In the end, for a franchise that had never gone outside for a head coach who had held that job somewhere else, it came down to Marc Trestman having been a head coach.
GM Phil Emery explained that the two-week interview process had winnowed his field of 14 candidates (13 known, once special-teams coach not revealed) down to three. One of those Seattle Seahawks offensive coordinator Darrell Bevell had never been a head coach and was eliminated first.
That left Indianapolis Colts offensive coordinator Bruce Arians, who had been an interim head coach this season with coach Chuck Pagano ill and the Temple head coach for two years, and Trestman.
The latters only head-coaching experience was the last five years directing the Montreal Alouettes. But it was enough.
Marcs experience as a successful play caller was important, Emery said. But more important, his success as a head football coach was a determining factor.
Ironically, the fact that Trestman did his head coaching in the Canadian Football League was raised as a question over his candidacy. The opposite turned out to be the case in Emerys mind.
Emery in fact cited Trestmans drive to pursue a top job north of the border, in a new game with new players, rules and even a playing field, as one of the character reasons behind his decision for Trestman.
The mental toughness that it takes to go into a place that you've never been before where they dont know you or anything about you, where they speak a foreign language, it's a town unfamiliar to you, in a game that's different than the one you've been coaching, Emery said. Now you have 12 men instead of 11 to coordinate.
To go in that and take on the task of being a head football coach, and do it with a staff that you hired, there was no staff in that building when Marc came there, he interviewed and hired all of those individuals on his own, and to have great success and to win championships, that tells me a lot about that candidate, that's a candidate I want to be in the room with.
The Not Mike Ditka
Trestman does not have the reputation, nor did he present the image, of a firebrand. Indeed, he has a law degree, is known for thoroughness and is not given to thundering public displays.
One of my concerns was that it might take Bears fans a while to warm to him, Chairman George McCaskey said, likening Trestmans demeanor to that of the legendary Bill Walsh. After hearing him speak Thursday, I dont have that concern.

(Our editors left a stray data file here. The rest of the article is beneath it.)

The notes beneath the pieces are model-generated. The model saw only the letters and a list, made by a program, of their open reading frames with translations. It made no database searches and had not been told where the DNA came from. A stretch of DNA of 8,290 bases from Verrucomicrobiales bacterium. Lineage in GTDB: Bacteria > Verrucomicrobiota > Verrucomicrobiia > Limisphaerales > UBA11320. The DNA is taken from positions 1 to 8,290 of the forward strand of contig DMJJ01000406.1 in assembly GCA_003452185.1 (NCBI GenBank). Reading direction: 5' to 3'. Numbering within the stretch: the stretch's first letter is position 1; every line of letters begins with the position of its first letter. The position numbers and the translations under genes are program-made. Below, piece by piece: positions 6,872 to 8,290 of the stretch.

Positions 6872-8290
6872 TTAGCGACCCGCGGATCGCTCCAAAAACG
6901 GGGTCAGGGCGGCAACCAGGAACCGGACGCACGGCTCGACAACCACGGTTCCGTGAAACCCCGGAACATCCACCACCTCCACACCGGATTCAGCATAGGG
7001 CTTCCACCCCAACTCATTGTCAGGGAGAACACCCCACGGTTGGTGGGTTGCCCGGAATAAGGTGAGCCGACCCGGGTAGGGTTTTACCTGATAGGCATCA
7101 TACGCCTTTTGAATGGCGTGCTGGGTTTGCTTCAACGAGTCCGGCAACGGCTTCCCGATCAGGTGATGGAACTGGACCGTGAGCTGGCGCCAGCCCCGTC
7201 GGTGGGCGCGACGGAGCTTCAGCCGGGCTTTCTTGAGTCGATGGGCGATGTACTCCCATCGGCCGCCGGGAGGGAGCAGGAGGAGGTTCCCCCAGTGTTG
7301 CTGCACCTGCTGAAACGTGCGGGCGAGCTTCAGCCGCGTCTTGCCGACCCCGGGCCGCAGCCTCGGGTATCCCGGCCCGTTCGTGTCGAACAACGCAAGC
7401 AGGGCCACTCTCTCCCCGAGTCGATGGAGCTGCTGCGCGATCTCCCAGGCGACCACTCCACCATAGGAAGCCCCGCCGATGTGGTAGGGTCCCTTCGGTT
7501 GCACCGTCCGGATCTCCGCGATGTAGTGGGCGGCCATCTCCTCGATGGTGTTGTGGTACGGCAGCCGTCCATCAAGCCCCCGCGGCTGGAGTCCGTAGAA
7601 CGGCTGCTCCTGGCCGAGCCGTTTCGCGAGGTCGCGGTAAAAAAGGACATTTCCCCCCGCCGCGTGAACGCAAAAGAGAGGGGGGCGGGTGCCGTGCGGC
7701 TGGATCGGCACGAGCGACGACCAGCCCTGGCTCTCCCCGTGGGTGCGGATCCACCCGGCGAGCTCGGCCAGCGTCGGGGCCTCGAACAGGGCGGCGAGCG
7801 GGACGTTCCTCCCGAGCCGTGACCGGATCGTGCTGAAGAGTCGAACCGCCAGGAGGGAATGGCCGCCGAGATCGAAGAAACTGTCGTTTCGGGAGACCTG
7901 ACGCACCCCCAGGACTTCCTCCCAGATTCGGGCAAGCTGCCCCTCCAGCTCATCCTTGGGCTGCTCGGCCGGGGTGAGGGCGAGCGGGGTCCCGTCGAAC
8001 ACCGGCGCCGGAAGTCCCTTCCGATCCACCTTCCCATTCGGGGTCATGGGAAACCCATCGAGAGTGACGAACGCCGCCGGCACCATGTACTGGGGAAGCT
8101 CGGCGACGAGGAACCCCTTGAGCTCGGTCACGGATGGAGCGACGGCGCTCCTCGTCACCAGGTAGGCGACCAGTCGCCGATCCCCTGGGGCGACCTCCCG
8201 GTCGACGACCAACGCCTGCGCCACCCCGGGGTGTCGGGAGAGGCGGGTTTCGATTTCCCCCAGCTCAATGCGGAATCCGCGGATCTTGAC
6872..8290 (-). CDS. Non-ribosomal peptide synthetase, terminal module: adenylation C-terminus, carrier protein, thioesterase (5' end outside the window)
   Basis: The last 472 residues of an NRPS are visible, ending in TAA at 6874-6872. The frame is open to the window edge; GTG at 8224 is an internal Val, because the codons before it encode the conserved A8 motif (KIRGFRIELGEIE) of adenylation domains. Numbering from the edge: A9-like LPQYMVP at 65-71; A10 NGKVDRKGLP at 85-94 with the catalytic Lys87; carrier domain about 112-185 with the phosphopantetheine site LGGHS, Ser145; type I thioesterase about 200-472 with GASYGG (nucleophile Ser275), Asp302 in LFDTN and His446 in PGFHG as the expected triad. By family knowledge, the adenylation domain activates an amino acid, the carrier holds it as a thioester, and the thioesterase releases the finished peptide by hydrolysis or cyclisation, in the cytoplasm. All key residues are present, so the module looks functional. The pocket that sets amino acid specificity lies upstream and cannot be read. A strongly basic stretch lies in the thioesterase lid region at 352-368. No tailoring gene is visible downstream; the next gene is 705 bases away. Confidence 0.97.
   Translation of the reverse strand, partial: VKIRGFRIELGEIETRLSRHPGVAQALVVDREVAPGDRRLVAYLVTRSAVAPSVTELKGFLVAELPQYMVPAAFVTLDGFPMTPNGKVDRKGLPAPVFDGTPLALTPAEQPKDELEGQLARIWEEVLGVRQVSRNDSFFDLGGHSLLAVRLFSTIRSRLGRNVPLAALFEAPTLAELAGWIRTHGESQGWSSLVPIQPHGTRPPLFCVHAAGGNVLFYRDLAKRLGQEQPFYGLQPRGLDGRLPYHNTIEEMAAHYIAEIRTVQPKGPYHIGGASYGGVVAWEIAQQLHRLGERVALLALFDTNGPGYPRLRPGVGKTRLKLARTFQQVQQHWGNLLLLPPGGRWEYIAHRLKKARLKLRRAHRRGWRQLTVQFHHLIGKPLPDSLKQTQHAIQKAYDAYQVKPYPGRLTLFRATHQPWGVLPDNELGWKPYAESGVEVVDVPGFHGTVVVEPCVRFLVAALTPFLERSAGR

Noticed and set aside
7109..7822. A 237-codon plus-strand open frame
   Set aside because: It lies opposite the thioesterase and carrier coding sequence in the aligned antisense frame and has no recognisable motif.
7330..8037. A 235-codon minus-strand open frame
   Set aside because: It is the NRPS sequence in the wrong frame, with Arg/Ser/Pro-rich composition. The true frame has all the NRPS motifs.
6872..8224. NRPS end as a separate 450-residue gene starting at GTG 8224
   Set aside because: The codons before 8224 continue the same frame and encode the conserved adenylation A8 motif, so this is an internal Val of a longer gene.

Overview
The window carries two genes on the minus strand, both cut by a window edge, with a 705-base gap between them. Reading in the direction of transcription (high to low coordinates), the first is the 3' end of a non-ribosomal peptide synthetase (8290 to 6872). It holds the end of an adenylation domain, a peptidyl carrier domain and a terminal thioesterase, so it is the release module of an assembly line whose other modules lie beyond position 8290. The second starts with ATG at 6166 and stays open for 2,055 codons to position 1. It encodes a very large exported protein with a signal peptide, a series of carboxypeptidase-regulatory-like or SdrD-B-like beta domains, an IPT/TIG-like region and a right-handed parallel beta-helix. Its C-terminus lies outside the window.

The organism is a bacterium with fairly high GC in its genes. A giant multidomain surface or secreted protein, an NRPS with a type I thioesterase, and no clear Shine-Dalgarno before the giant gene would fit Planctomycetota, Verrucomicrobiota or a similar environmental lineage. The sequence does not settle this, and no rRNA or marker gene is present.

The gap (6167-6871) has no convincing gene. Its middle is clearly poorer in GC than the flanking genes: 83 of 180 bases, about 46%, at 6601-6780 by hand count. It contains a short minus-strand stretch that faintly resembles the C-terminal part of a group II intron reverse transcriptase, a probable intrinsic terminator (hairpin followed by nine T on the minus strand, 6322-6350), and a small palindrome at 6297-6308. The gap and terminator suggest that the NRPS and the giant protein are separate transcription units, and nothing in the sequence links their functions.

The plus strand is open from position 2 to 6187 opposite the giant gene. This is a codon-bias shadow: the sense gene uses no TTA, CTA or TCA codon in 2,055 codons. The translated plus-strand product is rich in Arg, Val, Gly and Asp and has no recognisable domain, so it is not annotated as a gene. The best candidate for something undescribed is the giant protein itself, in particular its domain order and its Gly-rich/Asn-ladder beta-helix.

Meeting of minds
More than the fans, however, who will warm to Trestman the first time he administers a beat-down to Aaron Rodgers and the Green Bay Packers, it is Trestmans mind-meld with Emery that forms the cornerstone of the football operations now.
Player-coach relationships will be forming as well. But Emery was particularly interested in how Trestman relates to others, not just what he wanted for himself.
The first question that Marc asked me, was, for you, when you're drafting players, is it the best player or the best system-fit player, Emery recalled. I said absolutely it's the best player; you want the best player that can transcend schemes, that has a skill set that will work out and will be able to progress as a player regardless of the scheme.
Trestmans reaction: Good, if I'm the head football coach, let's do that, because I can take those players and we'll take their skill sets and we can adapt to what they do best so that we can win.
Trestman also told Emery of his favorite saying: What I do for myself, is buried with me. What I do for others lives forever.
That said a lot to me about his approach to life and who he is as a person and his personal growth, his journey, his story, Emery said, then laughed. He also told me that he got that quote from Criminal Minds. So there was another connection, because my wife and I, we love Law and Order and Criminal Minds, so I knew we had a match made in heaven.